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Even when money and access aren’t an issue - there is another, less-concrete roadblock keeping people from receiving treatment for their mental health. I’m Kyle Kittleson. This is MedCircle News.
According to a recent Psychology Today article, “About half of people in the United States are estimated to have a diagnosable mental illness at some point in their lives.” And only about half of the people who experience mental health difficulties will seek out treatment. Why? Stigma.
One mental health expert, fueled by the memory of his father’s extreme bipolar disorder, has dedicated his career to “combating the stigma of mental health.” Stephen Hinshaw is a professor of psychology at UC Berkely and says the mental health stigma deterred his father from getting treatment.
Although many would argue that the stigma surrounding mental health has improved over the last seven decades or so - there is still much of the population who does not understand the reality of mental illness.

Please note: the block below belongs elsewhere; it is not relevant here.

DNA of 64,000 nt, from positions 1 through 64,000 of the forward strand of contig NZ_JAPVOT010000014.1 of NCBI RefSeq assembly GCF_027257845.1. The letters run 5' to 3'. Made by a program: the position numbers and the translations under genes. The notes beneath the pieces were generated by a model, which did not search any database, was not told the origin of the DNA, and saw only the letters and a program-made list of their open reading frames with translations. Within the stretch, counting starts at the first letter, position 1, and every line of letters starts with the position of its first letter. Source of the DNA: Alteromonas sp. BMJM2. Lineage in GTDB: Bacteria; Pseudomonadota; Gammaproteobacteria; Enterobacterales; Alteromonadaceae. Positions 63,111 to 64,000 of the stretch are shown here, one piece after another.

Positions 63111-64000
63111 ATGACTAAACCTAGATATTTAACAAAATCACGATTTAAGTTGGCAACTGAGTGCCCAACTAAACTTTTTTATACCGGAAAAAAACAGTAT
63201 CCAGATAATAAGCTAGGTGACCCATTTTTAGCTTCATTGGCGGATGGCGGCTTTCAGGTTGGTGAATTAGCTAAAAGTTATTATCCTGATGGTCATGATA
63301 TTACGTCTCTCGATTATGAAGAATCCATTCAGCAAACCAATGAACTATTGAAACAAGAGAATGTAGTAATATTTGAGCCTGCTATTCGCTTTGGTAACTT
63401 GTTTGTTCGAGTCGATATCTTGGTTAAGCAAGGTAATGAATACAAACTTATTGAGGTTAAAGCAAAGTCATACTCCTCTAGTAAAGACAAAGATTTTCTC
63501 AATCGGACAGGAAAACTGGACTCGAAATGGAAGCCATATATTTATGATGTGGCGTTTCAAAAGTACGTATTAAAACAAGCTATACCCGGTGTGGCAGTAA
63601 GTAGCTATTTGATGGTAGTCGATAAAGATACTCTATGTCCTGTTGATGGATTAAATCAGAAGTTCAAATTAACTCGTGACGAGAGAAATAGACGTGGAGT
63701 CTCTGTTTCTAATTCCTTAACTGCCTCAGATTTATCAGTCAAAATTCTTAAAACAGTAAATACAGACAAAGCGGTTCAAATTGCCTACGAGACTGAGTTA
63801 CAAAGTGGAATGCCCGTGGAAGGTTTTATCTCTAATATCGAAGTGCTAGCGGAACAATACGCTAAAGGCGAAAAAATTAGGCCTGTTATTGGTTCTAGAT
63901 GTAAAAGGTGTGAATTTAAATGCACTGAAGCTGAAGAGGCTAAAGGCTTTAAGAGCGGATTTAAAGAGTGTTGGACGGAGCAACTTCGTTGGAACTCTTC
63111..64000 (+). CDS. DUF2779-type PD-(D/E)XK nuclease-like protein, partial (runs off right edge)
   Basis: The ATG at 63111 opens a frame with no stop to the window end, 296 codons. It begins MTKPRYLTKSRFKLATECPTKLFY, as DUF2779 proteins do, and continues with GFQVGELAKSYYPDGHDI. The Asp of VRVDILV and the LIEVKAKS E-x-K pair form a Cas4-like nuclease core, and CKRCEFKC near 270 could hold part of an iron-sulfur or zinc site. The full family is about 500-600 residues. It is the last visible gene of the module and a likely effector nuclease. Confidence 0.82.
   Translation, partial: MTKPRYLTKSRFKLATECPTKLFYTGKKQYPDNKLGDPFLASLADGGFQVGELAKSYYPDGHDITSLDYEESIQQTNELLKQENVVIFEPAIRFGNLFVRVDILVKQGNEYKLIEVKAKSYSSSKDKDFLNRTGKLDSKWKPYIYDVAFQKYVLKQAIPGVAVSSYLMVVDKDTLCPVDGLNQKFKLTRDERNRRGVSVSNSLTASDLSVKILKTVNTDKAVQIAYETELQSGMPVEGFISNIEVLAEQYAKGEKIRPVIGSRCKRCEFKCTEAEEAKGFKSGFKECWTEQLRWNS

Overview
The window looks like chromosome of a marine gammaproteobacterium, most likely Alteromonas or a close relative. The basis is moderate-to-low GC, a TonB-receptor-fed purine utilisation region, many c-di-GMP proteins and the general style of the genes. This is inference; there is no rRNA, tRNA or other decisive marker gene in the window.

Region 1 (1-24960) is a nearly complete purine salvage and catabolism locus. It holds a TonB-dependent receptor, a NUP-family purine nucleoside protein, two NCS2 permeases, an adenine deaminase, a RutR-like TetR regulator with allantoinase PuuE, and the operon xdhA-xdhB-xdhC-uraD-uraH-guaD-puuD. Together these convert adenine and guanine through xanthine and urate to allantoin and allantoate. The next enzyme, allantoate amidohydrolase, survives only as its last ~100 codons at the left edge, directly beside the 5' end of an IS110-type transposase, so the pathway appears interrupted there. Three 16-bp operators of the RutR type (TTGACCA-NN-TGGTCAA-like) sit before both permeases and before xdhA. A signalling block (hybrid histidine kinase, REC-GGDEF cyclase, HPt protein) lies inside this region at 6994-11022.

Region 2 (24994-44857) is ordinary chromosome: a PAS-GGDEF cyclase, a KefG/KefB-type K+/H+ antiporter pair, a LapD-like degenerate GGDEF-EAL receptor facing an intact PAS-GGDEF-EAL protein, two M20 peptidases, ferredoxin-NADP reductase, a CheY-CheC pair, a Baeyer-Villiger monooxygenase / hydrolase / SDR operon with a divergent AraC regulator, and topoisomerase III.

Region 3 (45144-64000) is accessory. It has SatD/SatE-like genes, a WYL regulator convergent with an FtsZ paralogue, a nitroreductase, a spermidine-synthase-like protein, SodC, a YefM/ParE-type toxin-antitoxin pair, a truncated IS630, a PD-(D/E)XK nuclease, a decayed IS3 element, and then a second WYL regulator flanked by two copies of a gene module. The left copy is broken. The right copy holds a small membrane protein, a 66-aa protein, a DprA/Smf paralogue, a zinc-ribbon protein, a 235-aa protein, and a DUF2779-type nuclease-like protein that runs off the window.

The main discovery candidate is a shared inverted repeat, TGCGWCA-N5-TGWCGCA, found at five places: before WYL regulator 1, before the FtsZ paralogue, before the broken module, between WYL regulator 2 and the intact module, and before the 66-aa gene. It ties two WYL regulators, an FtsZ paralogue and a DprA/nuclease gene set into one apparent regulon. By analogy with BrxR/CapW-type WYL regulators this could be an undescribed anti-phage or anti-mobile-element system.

According to some reports, Kate Spade, who committed suicide in 2018, did not seek out treatment for her mental health in fear of endangering her brand.
Studies indicate that the majority of our public us unwillingly to work closely with someone who has a mental illness.
The public is also misinformed on the behavior from those with a mental health difficulty - believing they are more violent, when in fact, those with a mental health disorder are more likely to suffer from a violent attack than to commit any violent act.
So, what can we do to fight off the stigma?
Hinshaw says that openly talking about mental health is key. He continues, “All the facts in the world aren’t going to replace when people with mental health issues and their families talk about it. Now we start to get the dialog going, and society can no longer sweep the issue under the rug.”
Do you feel comfortable talking about mental health with your close family and friends? Let me know in the comment section below. I also want to take this time to tell you that you are not alone. I personally shared my experience with depression in our original series with depression expert, Dr. Sue Varma. You can watch that series and more when you become a subscriber at MedCircle.com. I’m Kyle Kittleson. And remember, whatever you're going through, you got this.
This content is intended for informational purposes only. It should not replace professional medical advice, diagnosis, or treatment. If you think you have a medical emergency, call 911 or your doctor immediately.